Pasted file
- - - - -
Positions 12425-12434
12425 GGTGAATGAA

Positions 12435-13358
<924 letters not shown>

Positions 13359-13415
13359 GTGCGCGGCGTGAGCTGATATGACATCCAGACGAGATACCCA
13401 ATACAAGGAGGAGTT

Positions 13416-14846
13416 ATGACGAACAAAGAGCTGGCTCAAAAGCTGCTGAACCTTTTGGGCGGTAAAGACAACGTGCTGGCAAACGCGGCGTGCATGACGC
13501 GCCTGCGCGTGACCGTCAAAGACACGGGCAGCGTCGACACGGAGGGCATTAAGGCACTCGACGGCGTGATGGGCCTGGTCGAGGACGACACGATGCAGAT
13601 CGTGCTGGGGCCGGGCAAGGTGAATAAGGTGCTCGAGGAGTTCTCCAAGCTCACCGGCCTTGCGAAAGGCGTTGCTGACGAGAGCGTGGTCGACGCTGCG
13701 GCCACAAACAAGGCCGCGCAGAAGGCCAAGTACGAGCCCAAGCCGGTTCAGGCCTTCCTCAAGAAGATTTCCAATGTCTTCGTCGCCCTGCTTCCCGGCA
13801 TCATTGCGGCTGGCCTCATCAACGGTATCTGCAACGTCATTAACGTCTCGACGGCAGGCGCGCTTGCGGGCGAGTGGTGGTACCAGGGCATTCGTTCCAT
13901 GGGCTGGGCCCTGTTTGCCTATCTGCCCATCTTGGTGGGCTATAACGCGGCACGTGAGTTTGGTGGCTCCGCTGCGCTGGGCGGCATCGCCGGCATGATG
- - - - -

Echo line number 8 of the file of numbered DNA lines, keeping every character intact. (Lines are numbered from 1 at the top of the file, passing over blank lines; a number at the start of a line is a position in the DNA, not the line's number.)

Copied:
Positions 13416-14846